Sarah Banks

Title of the talk

The intricate ethics of participatory research:  negotiating partnership, power and boundaries

Abstract of the talk

The intricate ethics of participatory research:  negotiating partnership, power and boundaries

Sarah Banks, Durham University, UK

Participatory research is becoming increasingly popular.This entails people with direct experience of, or interest in, the topic of study playing a role in all or some of the research design and process. This presentation will discuss some of the ethical challenges arising in research that entails academics or professional practitioners working together with users of health and social care services and/or members of community-based groups.  It may be tempting to assume that potential ethical challenges (e.g. avoiding exploitation, ensuring mutual respect, agreeing ownership of intellectual property) can be anticipated, mitigated in advance and checked off by Research Ethics Committees or Institutional Review Boards. However, this rarely reflects the messy reality of what happens in practice.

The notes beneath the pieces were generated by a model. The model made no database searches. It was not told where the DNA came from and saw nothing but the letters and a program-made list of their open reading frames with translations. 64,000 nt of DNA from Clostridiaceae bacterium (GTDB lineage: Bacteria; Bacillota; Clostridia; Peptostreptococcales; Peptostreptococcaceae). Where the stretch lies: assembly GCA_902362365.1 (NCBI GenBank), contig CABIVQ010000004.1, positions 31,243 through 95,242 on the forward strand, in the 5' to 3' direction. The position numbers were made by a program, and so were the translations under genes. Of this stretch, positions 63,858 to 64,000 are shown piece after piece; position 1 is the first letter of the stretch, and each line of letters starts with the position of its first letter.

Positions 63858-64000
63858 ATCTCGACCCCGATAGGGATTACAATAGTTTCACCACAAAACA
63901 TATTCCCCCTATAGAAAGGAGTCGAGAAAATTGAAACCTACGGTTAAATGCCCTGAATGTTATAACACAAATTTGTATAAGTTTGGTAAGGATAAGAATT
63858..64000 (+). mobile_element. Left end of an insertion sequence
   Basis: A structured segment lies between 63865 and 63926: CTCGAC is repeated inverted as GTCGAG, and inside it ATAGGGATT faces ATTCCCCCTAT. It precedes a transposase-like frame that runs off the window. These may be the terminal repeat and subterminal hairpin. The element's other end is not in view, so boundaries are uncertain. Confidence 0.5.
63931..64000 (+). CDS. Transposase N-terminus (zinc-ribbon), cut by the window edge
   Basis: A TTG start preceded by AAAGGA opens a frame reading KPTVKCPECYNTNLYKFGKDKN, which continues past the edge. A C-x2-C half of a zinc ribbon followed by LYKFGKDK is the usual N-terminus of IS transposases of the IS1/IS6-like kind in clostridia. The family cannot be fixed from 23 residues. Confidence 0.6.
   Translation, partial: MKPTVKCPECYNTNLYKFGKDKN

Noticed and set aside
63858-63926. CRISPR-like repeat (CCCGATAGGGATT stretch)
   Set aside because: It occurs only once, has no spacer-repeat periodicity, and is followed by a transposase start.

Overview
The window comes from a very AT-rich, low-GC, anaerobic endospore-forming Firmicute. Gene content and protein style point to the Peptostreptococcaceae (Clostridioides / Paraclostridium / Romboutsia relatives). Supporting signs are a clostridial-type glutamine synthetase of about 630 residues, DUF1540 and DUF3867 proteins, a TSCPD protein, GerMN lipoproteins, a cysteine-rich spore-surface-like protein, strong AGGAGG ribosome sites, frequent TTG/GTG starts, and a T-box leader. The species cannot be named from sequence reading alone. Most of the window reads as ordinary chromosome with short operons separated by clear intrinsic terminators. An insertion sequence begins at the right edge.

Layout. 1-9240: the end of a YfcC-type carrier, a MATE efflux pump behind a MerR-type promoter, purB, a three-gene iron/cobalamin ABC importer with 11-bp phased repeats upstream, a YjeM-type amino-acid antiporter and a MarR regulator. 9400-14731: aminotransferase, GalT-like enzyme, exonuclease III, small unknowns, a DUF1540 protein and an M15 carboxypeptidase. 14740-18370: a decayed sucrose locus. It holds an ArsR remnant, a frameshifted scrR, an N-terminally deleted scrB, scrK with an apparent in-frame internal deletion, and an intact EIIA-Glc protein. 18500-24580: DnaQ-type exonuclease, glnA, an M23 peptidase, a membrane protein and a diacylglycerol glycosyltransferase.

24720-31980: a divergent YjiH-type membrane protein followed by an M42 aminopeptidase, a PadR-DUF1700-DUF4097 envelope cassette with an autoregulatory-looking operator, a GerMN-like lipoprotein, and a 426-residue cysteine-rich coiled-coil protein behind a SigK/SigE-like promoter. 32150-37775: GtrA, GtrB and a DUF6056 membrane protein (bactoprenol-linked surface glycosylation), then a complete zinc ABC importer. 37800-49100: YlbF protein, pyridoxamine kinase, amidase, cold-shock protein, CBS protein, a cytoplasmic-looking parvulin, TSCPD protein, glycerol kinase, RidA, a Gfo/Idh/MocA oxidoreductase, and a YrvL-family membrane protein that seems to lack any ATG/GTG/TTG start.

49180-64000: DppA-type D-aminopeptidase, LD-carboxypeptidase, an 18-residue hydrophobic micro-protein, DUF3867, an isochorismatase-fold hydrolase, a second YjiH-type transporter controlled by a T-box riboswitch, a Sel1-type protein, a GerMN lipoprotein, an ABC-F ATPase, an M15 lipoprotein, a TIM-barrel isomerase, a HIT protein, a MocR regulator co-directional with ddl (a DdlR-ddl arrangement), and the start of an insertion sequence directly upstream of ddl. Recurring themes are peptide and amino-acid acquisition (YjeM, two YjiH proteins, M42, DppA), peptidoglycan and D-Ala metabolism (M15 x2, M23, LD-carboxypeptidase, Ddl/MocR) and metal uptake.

This presentation outlines some of the day-to-day and unexpected ethical challenges negotiated by people from different backgrounds working together as co-researchers. It draws on 28 case examples from around the world, collected for a forthcoming book on ethics in participatory research. Many are accounts of ‘small’ issues occurring during the research process, often not reported in publications, for example: should a community researcher in Southern Africa adapt research questions to avoid hurting people she knows?;  how should a Dutch academic respond to a community based co-researcher’s request to correct her written language?; where are the boundaries between ‘friend’ and ’co-researcher’ for a UK PhD student?; should a Canadian researcher also function as a therapist during a research project? These questions are not easily answered by Research Ethics Committees, or through consulting ethical codes.  The responses rely on careful reflection and deliberation between parties involved, based on particular circumstances and relationships. This requires a situated, relationship-based approach to ethics, drawing on an ethics of care, virtue ethics and the practice of ‘ethics work’, details of which will be outlined in this presentation.